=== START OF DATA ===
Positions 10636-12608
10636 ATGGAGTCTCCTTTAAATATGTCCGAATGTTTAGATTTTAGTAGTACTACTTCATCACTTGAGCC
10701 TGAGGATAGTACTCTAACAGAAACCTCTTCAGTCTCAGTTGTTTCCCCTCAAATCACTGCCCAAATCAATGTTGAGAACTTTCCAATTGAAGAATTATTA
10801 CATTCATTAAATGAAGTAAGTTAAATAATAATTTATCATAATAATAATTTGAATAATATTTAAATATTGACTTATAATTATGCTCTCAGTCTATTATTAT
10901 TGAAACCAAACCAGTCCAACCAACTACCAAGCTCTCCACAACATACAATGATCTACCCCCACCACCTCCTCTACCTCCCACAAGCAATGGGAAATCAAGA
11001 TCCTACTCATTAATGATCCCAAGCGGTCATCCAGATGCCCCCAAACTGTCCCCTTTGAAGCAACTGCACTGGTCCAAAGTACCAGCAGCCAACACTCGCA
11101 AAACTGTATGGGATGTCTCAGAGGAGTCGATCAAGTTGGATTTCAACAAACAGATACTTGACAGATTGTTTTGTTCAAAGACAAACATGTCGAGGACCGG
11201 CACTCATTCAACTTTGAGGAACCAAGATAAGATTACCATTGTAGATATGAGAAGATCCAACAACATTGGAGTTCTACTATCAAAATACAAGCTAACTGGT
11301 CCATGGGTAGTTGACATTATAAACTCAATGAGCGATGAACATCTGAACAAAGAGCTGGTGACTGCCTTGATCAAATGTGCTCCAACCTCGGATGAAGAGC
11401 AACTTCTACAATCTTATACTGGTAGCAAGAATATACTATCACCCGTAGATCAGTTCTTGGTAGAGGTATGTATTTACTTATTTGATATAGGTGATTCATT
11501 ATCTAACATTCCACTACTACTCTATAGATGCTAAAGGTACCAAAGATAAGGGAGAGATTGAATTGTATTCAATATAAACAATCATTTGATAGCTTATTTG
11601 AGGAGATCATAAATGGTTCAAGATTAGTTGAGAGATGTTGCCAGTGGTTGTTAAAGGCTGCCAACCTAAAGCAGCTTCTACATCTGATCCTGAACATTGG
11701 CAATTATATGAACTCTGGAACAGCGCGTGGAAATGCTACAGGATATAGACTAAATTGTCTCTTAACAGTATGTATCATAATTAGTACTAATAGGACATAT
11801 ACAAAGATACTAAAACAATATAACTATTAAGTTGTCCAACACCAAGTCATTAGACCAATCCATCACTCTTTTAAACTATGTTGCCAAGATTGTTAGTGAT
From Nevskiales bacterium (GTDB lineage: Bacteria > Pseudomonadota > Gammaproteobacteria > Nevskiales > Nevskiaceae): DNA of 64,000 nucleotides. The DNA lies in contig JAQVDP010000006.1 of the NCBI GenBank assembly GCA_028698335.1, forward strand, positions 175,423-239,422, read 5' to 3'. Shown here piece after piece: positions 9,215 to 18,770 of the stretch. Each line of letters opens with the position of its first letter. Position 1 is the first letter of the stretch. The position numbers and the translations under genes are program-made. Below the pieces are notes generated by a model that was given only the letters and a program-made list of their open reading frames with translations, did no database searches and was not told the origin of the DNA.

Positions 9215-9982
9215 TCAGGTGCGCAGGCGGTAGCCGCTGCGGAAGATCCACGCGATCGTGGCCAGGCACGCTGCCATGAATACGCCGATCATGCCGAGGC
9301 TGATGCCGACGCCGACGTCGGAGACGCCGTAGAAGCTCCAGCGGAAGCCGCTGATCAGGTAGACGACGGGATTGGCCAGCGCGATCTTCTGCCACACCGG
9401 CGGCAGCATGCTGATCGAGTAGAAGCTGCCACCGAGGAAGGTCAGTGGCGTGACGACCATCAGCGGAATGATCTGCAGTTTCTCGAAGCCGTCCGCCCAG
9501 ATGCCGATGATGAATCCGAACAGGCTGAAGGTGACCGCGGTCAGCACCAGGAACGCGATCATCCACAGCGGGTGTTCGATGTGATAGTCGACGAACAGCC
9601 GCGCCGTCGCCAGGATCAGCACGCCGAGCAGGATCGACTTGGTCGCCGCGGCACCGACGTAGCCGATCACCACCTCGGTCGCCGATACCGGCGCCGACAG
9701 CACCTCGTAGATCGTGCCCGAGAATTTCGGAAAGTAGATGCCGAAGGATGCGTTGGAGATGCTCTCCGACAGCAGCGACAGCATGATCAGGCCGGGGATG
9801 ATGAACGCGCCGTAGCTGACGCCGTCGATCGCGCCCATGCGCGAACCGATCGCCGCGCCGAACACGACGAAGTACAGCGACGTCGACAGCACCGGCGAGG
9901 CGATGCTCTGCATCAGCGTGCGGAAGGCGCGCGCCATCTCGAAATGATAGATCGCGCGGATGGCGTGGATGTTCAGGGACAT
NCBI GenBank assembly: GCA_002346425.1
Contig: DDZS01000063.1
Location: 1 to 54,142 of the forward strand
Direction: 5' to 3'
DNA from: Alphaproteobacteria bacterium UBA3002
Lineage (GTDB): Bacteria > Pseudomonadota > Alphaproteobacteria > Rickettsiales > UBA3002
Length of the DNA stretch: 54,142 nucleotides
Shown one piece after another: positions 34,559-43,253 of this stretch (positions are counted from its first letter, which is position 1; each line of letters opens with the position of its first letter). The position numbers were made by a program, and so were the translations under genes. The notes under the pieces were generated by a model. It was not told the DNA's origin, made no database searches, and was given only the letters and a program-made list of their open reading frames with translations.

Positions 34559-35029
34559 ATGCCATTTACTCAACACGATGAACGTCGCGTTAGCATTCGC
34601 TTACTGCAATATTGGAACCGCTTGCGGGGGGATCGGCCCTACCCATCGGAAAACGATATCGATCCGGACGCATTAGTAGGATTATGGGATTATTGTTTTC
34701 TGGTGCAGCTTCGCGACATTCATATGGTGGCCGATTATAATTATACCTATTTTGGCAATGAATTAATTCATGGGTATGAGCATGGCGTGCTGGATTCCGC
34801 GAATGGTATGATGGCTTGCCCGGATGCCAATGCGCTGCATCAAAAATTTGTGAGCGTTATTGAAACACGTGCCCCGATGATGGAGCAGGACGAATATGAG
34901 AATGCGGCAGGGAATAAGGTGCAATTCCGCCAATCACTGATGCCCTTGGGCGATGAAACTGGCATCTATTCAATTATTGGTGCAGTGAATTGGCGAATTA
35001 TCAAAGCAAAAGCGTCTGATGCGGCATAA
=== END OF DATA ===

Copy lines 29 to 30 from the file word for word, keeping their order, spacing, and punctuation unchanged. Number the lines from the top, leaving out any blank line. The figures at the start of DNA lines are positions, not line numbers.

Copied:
DNA from: Alphaproteobacteria bacterium UBA3002
Lineage (GTDB): Bacteria > Pseudomonadota > Alphaproteobacteria > Rickettsiales > UBA3002